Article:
Prevailing Wage Workshop:

Implementing 2007 Legislative Changes for Public Works Projects:
  • Dates: Sept. 12th (Camas), Sept. 18th (Everett), Sept. 27th (Renton)
  • Sponsored by: APWA and MRSC
  • Teachers: Nora Huey (King County), Gretchen Johnson (KBA), John Carpita (MRSC), Laura Herman (L&I), others
  • Cost: Free
  • Information at:
Washington Construction Law:

Wednesday, August 8, 2007

Type of Bonds

For public construction contracting, there are a variety of bonds to be aware of:

1) Bid Bond. A guaranty by a bonding company that the bidder will enter into a contract with the owner if awarded the project. Normally, these bonds are in the amount of 5% of the amount bid, and they serve to compensate an owner if a bidder fails to enter into a contract if awarded the contract.

2) Payment Bond. A bond issued by a bonding company guaranteeing that the bonding company will ensure that a contractor will pay its subcontractors and suppliers. This bond is normally in the amount of 100% of the amount of the contract award. RCW 39.08.

3) Performance Bond. This bond is often issued in conjunction with a Payment Bond and thus the bond serves a dual purpose guaranteeing both payment (see above) and that the contractor will perform and complete the work. If the contractor fails to perform and complete the project, an owner may turn to the bonding company to have them complete the work through hiring a contractor. RCW 39.08.

4) Retainage Bond. This bond may be submitted by a contractor in lieu of the owner withholding 5% of each progress payment to the contractor for retainage. The bonding company guarantees to pay any claims that would otherwise be due under actual retainage withheld by the owner. RCW 60.28.

5) Contractor's Registration Bond. Every contractor registered as a contractor in the State of Washington is required to post with the Department of Labor and Industries a bond. A general contractor must post a $12,000 bond, and a specialty contractor (one trade only) must post a $6,000 bond. RCW 18.27.

Construction Court Cases - Resources

A professor at the University of Washington, Steve Goldblatt, has a great website that provides links to key court cases dealing with the construction industry in Washington State. You can find it at this website address. There is also a link to this website on my website at under the Resources page.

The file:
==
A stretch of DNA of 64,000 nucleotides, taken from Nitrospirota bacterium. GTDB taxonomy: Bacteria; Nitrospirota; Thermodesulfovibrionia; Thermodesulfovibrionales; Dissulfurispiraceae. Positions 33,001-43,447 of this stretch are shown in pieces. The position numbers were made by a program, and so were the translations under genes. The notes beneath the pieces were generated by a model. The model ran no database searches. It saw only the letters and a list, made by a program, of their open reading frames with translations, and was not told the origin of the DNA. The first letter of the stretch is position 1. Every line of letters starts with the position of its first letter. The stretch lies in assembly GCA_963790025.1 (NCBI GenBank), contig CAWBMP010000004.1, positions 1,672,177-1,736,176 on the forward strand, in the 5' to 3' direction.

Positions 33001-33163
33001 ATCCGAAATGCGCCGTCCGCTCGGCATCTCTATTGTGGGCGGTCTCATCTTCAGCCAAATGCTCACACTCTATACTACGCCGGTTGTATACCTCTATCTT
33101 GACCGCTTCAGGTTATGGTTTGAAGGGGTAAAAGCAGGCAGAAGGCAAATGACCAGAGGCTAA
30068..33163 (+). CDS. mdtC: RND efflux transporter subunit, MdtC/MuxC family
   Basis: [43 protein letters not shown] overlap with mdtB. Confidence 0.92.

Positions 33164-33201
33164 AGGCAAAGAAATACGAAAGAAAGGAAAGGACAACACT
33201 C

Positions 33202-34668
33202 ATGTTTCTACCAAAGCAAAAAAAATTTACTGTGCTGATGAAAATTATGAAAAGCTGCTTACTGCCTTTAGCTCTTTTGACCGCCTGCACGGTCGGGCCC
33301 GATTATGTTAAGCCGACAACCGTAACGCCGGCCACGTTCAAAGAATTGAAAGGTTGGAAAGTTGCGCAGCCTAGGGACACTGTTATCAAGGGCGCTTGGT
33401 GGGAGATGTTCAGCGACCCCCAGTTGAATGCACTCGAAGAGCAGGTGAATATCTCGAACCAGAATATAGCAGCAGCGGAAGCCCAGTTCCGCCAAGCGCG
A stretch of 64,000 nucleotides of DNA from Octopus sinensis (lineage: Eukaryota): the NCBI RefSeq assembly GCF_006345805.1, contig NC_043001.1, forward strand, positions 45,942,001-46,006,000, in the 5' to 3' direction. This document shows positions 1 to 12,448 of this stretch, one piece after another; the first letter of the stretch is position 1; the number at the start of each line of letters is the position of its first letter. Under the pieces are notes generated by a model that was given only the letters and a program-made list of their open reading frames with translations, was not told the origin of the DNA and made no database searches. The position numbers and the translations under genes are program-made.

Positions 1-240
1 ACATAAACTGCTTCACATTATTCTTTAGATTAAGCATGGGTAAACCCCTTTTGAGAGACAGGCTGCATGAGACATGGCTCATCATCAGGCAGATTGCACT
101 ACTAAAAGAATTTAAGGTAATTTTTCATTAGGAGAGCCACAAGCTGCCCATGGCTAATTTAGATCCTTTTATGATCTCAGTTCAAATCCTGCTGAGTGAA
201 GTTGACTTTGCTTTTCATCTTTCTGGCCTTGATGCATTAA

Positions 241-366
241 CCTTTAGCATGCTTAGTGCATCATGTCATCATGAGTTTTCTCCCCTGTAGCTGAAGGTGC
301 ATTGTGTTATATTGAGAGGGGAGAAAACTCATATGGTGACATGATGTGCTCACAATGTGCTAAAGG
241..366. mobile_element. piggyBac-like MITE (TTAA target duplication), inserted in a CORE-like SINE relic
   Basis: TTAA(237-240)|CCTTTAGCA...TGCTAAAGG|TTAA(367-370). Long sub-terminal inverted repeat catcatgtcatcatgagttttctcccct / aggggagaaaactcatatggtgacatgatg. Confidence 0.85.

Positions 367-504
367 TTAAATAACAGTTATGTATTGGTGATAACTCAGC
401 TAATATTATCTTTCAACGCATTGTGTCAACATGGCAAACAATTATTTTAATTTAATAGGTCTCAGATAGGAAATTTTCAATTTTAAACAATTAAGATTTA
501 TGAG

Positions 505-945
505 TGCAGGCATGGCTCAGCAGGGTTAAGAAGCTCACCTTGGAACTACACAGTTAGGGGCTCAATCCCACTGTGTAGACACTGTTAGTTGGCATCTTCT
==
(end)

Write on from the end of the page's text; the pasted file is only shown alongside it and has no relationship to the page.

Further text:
Monday, August 6, 2007

When to Get Contractor's Registration Number

SHB 2010 (bidder responsibility) requires that before a public agency awards a public works project, they must verify that the bidder has a Washington State contractor's registration number issued by the Department of Labor and Industries. The registration must have been effective as of the bid submittal deadline, but an agency does not need to check that each bidder has the number before they submit a bid. It is only after bid opening and prior to award that the agency must check to make sure that the bidder not only has a current contractor registration number, but had one in effect as of the bid submittal deadline. it is against the law for an unregistered contractor to submit a bid.

There are other mandatory bidder responsibility criteria that public agencies must also check prior to award of a public works contract. SHB 2010 became effective on July 22, 2007 and is thus the law now.

Update - Bidder Responsibility Guidelines

The Industry-Wide Subcommittee of the Capital Projects Advisory Review Board (CPARB) had been scheduled to meet today, but with everyone's vacation schedules and other conflicts the meeting was canceled due to a lack of a quorum. The plan had been for the subcommittee to review the draft of the Suggested Guidelines for Bidder Responsibility that a task force has developed. The guidelines are not complete but are coming together nicely.

I will be in Olympia on Thursday to brief the full CPARB on the draft guidelines as they exist today and getting feedback from the CPARB members. The hope is that the task force can complete its work this month and have CPARB adopt the Guidelines at their September meeting. CPARB will publish the adopted guidelines to their website and the Municipal Research & Services Center (MRSC) has also indicated their intent to publish the guidelines on their website once they are adopted.

Insurance & the Minneapolis Bridge Collapse

The tragedy of the collapse of the bridge in Minneapolis raises interesting questions about liability and insurance issues. While investigators are still sifting through the facts of what happened and why, the collapse is a reminder of how different types of insurance work.

Professional Liability insurance is what covers designers (engineers and architects primarily) for their negligent errors and omissions in designing a structure or building. It appears that since the bridge was designed and built a number of years ago, the professional liability insurance may not still be applicable, even if it is ultimately proven to have been a design flaw. Perhaps the collapse was related more to lack of maintenance of the structure.

Builder's Risk insurance covers newly added construction work to a project in the event of damage while under construction. The classic case would be that Builder's Risk insurance would cover a fire at a new building under construction. Since it appears that the bridge was only being repaired, Builder's Risk insurance may not have even been required, nor would it necessarily cover such a collapse.

General Liability insurance covers damage to property and bodily injury as a result of an accident on the project. Presumably, the contractor on the bridge project had General Liability insurance which would help cover some of the losses in this case.

However, given the complexity and magnitude of the bridge collapse, it is sure to be investigated for a long time before insurance and liability issues are finally sorted out.

The Minneapolis Star Tribune had a good article on August 3rd on some of the details involved with liability issues. You can view the article at the following website address: